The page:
The first cartoons created by the Fleischers using the Rotoscope were the Koko the Clown series, and then went on to utilize it in Betty Boop and Popeye. Though they used rotoscoping to create the main characters, they continued to rely on traditional rubber hose style animation in their cartoons. The Fleischers pioneered other traditional animation priniciples in their studio which changed the face of modern animation, right up to today. Most animators at the time would use the technique of “Straight Ahead Action”. Animators would simply start drawing their sequences at the beginning and straight ahead to the end. The Fleischers used another technique called “Pose to Pose” animation, in which the animators would produce main extreme poses, or keyframes, then fill in the in-betweens. The difference was that the Fleischers would have assistants draw the in-betweens while the lead animators moved on to create more keyframes. Though at the time this eventually led to labor problems and striking workers at Fleischer Studios, the practice is still used today by traditional cel animation companies, and has been translated into the automatic “tweening” processes found in computer based animation tools.

Disney
During the 1930s, the Fleischers found themselves in an on-going competition with another animator -- Walt Disney. The Fleischers and Disney constantly raced one another to each new milestone in animation -- first sound cartoon, first color cartoon, and first feature. But according to Max Fleischer’s son, Richard Fleischer, Max and Dave often came in second, largely because the studio behind them, Paramount, didn't offer the support they needed.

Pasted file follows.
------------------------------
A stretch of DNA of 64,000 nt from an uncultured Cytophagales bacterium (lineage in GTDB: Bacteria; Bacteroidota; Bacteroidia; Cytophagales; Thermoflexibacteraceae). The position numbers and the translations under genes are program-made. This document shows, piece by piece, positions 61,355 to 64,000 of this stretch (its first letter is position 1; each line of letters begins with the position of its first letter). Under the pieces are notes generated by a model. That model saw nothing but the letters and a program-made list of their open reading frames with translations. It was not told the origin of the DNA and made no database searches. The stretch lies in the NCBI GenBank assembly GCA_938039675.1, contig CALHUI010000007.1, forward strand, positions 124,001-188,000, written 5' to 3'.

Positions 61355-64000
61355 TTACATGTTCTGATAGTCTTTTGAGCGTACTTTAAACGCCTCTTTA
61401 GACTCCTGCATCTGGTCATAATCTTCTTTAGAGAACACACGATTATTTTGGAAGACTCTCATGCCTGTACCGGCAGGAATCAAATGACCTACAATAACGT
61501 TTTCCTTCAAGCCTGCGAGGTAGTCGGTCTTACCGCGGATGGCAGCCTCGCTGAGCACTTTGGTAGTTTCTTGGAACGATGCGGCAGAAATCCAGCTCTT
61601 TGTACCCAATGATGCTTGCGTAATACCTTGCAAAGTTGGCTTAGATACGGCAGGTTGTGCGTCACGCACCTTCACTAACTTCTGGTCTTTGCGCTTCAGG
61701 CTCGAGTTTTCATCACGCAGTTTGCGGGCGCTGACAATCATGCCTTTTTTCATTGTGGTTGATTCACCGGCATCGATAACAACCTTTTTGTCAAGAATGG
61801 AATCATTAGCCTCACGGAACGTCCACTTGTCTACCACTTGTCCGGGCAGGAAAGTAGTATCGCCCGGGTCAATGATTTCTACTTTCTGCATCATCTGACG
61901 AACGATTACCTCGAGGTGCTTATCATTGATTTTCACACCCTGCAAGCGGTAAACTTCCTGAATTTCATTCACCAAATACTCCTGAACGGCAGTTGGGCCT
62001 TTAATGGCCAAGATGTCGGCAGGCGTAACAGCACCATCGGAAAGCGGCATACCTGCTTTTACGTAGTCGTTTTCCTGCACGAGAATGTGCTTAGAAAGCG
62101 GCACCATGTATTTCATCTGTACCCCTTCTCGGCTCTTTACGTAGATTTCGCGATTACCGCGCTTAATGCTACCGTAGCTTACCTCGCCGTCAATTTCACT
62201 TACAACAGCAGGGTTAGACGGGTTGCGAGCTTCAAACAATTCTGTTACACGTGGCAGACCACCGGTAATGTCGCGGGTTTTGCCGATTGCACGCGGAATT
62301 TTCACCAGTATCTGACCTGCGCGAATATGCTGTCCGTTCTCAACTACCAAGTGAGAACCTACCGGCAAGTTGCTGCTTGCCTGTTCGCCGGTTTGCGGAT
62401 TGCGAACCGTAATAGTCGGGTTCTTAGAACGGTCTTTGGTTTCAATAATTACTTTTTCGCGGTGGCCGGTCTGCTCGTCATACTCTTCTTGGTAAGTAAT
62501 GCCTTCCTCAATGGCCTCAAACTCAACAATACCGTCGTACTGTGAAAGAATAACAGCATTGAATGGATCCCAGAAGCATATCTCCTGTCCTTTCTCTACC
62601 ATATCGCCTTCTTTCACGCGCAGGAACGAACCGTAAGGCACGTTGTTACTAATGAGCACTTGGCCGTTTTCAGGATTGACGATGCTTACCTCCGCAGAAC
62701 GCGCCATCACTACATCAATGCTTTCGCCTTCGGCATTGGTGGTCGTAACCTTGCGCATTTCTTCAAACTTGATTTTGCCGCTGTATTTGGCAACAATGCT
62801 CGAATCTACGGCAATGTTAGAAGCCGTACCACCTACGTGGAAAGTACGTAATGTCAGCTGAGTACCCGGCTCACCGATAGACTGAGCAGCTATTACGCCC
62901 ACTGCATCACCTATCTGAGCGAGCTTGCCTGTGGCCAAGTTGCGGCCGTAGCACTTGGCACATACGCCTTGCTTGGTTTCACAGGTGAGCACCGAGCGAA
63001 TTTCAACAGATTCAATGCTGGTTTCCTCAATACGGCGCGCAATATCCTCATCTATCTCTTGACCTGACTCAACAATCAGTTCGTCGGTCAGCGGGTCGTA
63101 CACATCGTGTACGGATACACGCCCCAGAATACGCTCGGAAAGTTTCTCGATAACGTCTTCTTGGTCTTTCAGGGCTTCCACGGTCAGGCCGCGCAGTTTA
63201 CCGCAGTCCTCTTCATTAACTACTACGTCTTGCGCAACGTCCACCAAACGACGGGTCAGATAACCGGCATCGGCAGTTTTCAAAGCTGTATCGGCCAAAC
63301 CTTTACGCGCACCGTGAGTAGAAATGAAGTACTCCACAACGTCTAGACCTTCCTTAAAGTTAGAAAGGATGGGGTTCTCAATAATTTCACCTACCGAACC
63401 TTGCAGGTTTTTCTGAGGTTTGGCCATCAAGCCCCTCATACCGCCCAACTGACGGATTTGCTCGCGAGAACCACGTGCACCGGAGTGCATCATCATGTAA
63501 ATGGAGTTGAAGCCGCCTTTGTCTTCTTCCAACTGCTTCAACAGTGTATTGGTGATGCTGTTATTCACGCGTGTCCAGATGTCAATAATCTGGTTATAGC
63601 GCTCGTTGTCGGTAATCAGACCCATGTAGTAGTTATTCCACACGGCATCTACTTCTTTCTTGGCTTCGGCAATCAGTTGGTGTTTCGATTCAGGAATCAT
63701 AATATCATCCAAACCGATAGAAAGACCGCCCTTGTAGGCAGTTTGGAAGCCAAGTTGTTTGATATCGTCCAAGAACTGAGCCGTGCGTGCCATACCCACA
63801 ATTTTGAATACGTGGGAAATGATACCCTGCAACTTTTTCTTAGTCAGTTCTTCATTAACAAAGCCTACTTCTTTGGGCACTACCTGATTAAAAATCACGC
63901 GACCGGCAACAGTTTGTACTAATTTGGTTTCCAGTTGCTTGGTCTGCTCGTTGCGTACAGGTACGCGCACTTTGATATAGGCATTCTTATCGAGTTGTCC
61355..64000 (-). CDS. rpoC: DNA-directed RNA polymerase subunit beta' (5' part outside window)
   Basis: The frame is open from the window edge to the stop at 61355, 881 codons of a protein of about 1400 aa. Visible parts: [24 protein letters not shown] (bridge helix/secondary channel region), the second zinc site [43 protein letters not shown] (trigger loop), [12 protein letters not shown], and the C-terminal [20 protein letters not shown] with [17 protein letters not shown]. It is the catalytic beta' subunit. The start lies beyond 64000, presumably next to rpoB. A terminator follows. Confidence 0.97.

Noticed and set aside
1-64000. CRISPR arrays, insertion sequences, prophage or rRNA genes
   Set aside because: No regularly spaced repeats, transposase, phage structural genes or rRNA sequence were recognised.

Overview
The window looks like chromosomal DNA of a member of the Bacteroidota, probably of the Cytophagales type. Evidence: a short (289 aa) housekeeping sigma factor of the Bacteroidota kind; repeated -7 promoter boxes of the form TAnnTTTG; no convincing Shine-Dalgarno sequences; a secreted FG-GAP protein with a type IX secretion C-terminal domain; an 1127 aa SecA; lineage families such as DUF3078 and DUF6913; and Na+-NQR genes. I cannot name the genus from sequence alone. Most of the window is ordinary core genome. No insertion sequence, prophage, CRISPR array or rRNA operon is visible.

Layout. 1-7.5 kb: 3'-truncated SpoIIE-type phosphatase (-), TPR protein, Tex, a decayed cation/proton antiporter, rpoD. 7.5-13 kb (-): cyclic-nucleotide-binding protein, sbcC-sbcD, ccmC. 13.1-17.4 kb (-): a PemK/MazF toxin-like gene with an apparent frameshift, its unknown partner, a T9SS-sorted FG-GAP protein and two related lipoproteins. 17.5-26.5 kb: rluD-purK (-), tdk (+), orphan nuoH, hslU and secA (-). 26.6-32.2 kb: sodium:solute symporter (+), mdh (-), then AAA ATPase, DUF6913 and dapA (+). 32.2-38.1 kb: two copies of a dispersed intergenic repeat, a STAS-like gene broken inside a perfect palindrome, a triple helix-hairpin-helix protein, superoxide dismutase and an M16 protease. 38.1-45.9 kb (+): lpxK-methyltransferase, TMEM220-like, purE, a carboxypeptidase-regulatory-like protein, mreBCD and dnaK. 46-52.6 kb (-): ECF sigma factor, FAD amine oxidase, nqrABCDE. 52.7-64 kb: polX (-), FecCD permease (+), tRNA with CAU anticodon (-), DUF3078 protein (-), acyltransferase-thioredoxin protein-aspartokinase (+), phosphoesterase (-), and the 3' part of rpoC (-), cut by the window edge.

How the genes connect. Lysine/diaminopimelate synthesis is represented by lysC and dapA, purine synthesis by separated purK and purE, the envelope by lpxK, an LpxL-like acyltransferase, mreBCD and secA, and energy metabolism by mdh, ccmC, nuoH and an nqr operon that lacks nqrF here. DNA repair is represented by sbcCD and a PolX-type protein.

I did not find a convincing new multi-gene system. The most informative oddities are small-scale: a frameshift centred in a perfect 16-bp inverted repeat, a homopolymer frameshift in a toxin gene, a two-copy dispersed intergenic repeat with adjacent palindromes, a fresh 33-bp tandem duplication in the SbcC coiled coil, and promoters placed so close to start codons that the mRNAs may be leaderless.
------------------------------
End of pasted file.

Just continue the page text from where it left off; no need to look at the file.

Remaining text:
Walt Disney also turned to rotoscoping, for “Snow White”. At the time, Fleischer considered suing Disney for patent violation, but in doing preliminary research, his attorneys discovered that before Fleischer's patent, a company in Wilkes-Barre, Pa., had created a device similar to the rotoscope. The company, Bosworth, Defresnes and Felton, had never patented it, so Fleischer actually was entitled to sue, but he evidently lost interest in pursuing the Disney case after hearing about the earlier machine.

The movements of Snow White herself were acted out by a high school student named Marjorie Belcher, later known as dancer Marge Champion. Initially, Disney intended to use Belcher's movements as a guide for the dancing in the cartoon, but soon he opted to use it more extensively. This was partly because the animators otherwise used themselves and their own facial expressions as the basis for their characters' faces, Disney explained. "The artists looking at themselves in a mirror sometimes were not so successful, because they were bad actors and would do things in a stiff way," he wrote.

Nevertheless, some of the Disney animators looked down on the idea of rotoscoping. One of them, Don Graham, derided the technique as a "crutch" for artists who lacked the skill to do their work on their own. Another, Grim Natwick, said that even when the artists used the device, they used it only as the basis for their work, adding heavy elaboration and even changing the proportions of the original filmed figures. "We went beyond rotoscope," he said.

But rival animator Walter Lantz criticized the look of the rotoscoped work in "Snow White." In press materials for his own project, "Aladdin and the Wonderful Lamp," Lantz declared he would use the rotoscope only for timing because of what he saw as its limitations, especially in Disney's film. "This literal system resulted in two faults -- a jittering movement that contrasted with the fluidity of the animals, and the fact that the human characters were too accurate to be seen beside the caricatures," he said.

Yet rotoscoping did help the artists on "Snow White" maintain a consistency that might otherwise have been impossible. On earlier animated shorts, each character was done by a single animator; as a result, the characters had a unity of style. Because "Snow White" was so extensive, however, more than one artist had to work on each character. Working from live-action footage offered them the best way to create a cohesive look.